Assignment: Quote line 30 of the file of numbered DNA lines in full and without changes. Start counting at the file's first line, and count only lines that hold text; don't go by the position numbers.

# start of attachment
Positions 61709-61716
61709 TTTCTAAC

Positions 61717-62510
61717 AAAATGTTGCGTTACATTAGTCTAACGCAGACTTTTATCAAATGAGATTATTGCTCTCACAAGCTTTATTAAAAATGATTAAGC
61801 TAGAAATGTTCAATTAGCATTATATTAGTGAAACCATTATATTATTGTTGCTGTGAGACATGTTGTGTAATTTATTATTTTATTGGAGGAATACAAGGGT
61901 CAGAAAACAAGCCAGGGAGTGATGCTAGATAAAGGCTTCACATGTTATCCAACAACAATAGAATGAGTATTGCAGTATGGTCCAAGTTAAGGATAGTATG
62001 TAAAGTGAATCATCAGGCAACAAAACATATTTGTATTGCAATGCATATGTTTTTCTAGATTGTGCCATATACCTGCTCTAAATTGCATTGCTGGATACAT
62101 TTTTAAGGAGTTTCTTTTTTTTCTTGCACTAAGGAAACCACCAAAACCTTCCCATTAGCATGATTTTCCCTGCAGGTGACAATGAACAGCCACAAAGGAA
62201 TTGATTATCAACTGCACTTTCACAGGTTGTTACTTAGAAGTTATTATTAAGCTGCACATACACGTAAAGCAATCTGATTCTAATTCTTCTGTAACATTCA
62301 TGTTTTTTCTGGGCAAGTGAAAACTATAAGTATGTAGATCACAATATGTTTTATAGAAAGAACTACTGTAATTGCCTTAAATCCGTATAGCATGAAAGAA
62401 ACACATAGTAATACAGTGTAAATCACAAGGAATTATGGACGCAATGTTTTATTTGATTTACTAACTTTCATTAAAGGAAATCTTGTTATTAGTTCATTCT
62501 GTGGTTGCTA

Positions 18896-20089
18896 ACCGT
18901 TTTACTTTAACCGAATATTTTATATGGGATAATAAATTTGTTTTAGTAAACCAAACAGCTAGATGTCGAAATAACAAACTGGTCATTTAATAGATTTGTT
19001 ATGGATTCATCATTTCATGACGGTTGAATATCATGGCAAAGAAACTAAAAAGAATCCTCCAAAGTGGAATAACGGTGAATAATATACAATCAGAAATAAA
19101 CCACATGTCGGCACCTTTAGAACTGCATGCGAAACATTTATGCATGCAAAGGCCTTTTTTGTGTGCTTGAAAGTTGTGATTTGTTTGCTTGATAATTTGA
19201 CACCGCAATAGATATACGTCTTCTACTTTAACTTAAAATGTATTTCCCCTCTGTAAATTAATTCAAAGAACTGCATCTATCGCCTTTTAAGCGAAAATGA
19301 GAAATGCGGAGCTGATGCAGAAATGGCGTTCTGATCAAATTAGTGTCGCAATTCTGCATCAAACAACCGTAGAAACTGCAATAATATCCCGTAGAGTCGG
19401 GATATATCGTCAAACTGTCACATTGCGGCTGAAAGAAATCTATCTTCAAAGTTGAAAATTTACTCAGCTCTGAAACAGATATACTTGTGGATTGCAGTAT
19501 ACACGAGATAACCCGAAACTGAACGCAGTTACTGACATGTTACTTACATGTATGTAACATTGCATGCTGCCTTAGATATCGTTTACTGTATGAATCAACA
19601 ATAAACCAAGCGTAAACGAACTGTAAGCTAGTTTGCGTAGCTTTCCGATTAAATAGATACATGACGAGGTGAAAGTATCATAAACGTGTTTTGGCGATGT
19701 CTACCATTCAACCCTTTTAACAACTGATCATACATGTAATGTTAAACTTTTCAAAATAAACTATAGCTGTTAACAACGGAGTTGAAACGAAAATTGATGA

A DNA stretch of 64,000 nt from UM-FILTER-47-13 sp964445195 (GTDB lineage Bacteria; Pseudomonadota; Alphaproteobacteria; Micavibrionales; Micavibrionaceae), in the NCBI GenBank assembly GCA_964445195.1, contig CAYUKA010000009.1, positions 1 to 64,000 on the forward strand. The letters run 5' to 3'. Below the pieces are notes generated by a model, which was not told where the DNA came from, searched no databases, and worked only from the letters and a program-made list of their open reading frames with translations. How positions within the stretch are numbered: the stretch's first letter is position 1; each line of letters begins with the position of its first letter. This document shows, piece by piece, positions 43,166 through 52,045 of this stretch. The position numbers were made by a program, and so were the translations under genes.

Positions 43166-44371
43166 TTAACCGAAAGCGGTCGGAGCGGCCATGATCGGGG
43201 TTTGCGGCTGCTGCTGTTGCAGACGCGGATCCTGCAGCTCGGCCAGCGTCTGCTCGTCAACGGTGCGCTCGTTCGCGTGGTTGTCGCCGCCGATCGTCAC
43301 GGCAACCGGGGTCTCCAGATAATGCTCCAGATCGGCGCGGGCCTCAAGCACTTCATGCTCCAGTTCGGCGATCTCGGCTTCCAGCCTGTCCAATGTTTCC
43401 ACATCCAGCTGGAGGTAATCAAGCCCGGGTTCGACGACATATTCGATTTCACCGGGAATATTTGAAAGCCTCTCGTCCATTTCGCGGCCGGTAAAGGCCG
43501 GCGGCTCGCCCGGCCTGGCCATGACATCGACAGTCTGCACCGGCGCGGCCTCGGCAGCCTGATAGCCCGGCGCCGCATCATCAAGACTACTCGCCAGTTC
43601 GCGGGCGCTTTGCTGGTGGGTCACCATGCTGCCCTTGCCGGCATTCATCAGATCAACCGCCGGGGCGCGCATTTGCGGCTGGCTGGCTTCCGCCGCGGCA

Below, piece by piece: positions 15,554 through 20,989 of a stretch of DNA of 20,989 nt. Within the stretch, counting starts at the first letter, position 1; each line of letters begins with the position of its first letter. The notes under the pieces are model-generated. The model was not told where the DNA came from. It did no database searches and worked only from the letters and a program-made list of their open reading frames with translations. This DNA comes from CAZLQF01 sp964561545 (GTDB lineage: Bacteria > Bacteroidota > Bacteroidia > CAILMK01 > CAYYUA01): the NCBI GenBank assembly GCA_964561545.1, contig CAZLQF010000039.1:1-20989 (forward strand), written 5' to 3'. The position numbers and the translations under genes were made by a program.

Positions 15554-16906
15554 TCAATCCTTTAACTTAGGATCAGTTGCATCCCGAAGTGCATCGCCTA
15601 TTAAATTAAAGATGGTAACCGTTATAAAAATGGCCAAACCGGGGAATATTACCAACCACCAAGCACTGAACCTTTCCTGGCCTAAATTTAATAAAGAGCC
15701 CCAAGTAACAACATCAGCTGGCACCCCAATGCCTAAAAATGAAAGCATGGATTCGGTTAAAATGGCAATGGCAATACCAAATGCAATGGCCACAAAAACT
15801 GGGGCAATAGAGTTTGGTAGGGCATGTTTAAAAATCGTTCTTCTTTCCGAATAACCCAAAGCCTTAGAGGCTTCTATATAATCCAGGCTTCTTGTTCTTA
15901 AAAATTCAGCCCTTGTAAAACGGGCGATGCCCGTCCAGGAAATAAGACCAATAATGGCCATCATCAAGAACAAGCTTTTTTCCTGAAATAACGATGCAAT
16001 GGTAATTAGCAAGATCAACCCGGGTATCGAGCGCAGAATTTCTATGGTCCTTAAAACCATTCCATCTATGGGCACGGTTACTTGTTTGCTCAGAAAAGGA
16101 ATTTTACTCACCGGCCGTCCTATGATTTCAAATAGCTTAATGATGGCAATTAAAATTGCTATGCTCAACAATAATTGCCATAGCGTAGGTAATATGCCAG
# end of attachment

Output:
43501 GCGGCTCGCCCGGCCTGGCCATGACATCGACAGTCTGCACCGGCGCGGCCTCGGCAGCCTGATAGCCCGGCGCCGCATCATCAAGACTACTCGCCAGTTC